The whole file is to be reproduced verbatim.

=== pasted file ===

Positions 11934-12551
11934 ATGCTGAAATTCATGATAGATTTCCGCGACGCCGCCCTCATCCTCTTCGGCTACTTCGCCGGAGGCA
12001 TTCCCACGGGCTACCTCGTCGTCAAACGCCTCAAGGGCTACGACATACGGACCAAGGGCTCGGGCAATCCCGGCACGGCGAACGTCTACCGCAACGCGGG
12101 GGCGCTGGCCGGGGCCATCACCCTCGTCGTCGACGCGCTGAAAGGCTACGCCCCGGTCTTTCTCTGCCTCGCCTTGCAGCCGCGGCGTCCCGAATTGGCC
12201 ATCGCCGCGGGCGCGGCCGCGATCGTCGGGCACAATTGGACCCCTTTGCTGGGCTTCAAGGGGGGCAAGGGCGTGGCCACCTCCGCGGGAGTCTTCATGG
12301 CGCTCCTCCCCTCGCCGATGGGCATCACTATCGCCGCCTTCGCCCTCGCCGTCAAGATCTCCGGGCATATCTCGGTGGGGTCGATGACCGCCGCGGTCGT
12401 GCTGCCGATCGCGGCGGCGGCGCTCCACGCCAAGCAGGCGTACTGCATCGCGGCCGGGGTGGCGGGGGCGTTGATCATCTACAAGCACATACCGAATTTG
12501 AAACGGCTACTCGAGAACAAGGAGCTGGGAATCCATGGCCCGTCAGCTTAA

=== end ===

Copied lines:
Positions 11934-12551
11934 ATGCTGAAATTCATGATAGATTTCCGCGACGCCGCCCTCATCCTCTTCGGCTACTTCGCCGGAGGCA
12001 TTCCCACGGGCTACCTCGTCGTCAAACGCCTCAAGGGCTACGACATACGGACCAAGGGCTCGGGCAATCCCGGCACGGCGAACGTCTACCGCAACGCGGG
12101 GGCGCTGGCCGGGGCCATCACCCTCGTCGTCGACGCGCTGAAAGGCTACGCCCCGGTCTTTCTCTGCCTCGCCTTGCAGCCGCGGCGTCCCGAATTGGCC
12201 ATCGCCGCGGGCGCGGCCGCGATCGTCGGGCACAATTGGACCCCTTTGCTGGGCTTCAAGGGGGGCAAGGGCGTGGCCACCTCCGCGGGAGTCTTCATGG
12301 CGCTCCTCCCCTCGCCGATGGGCATCACTATCGCCGCCTTCGCCCTCGCCGTCAAGATCTCCGGGCATATCTCGGTGGGGTCGATGACCGCCGCGGTCGT
12401 GCTGCCGATCGCGGCGGCGGCGCTCCACGCCAAGCAGGCGTACTGCATCGCGGCCGGGGTGGCGGGGGCGTTGATCATCTACAAGCACATACCGAATTTG
12501 AAACGGCTACTCGAGAACAAGGAGCTGGGAATCCATGGCCCGTCAGCTTAA